Gnashing Teeth Publishing

| words that get in your teeth

Extract From A Plane Crash Survivor’s Diary – Jo Matsaeff

Extract From A Plane Crash Survivor’s Diary

We must have crashed
into a forest.
It’s a lovely place if you
don’t pay attention
to the clothes hanging
from the smashed windows. If you
don’t pay attention
to the human shapes
hanging from the trees.

Yes, it is a plane crash;
but there are still bushes,
leaves, damp grass, pretty rocks;
burrows, branches and careful not to trip!
Birds and clouds looking like things they’re not.
We’re just a bunch of unfortunate people
who bumped into a Sunday walk
on their way to somewhere else.

A tiny sparrow flaps its wings at me, whispers:
I told you so. Flying was never for you.

I take a look at the bodies on the ground,
scattered like raindrops
soon to be absorbed by the soil
and returned to the clouds
where they come from.

And here the pilot lies in his uniform,
next to a broken radio.
A patch of blue,
just as dead as the others.
His face in the mud.

I walk up to him, tiptoeing
as if I didn’t have only
one shoe left.
As if somebody
could hear me.

I grab his shoulder and roll
his heavy body over.
He’s wearing an earring,
a bit of blood
has dried under his left eye.

And he looks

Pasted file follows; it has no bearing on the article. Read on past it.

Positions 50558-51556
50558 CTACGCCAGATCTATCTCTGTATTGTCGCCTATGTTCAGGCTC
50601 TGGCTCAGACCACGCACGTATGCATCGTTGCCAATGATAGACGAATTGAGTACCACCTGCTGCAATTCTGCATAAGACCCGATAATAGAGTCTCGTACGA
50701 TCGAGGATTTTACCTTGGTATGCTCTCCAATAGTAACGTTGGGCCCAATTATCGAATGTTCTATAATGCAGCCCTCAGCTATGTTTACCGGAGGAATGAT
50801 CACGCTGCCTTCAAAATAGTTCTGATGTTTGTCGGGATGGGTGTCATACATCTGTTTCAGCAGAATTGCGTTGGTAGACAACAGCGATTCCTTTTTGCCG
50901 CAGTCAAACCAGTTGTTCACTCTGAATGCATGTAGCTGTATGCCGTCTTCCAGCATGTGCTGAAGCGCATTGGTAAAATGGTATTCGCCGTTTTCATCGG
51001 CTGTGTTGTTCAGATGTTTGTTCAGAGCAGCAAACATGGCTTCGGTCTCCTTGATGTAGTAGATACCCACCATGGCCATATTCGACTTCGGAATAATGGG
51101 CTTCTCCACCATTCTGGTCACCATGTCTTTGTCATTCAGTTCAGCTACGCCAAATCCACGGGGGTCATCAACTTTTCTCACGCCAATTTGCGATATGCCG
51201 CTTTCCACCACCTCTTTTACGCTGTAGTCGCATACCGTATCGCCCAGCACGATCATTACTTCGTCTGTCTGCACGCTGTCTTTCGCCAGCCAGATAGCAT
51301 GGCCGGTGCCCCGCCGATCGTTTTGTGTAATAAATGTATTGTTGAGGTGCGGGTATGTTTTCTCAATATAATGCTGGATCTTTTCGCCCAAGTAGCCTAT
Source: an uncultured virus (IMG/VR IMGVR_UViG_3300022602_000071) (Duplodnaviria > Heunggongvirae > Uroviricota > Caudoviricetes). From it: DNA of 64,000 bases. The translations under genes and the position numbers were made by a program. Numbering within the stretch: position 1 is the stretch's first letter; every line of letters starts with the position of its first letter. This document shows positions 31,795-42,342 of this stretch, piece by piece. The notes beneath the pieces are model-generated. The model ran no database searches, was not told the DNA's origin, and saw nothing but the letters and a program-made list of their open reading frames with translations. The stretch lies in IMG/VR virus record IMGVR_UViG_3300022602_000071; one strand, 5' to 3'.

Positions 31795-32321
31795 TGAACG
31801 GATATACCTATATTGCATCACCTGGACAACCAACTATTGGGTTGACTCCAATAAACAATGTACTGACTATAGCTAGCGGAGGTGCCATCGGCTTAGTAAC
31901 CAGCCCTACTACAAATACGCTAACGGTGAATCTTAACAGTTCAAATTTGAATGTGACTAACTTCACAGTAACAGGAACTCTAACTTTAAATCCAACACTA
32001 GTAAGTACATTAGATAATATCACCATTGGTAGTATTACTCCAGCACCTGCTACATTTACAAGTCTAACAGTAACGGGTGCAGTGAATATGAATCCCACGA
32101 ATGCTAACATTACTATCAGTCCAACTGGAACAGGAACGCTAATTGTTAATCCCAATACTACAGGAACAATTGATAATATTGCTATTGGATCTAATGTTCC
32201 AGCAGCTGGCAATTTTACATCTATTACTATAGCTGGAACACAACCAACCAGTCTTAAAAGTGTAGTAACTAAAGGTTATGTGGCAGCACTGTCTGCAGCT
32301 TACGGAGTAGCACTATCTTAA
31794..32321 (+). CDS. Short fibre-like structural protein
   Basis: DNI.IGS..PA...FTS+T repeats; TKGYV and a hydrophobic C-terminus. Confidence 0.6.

a lot
like me.

Bio – Jo Matsaeff is a neurodivergent queer teacher based in France. They can be found at their local open mic or virtually hanging out with their international poet friends wishing for a day when a magical tunnel will bring them all together. Their recent work appears or is forthcoming in Serotonin Poetry, Capsule Stories and Olney Magazine. Follow them at jo_pangolin (Instagram)

black and white photo of woman in black clothes with her back to the camera, wearing a white knit cap standing in the snow in front of trees

Feijoa Dreams by Ana Martinez

Things that didn’t stop the car bomb from going off near my grandmother’s house: A gentle childhood nestled with tucked-in nightly prayers and teddy bear kisses, framed by high ceiling

close up of woman wearing glasses with red listick and straight blond hair with a grey shirt

When Did I Know? by Maple Scoresby

As long as I can remember, every star that shot across the sky, every birthday candle I blew out, came with the silent wish that I would wake the next

crow in flight

The Crows Remember by Alex Grehy

My grandfather once shot a crow for the simple crime of stealing peas – he hung the body from the canes as a warning to the others. Already dressed in

connect

we love hearing from you. tell us everything

Skip to content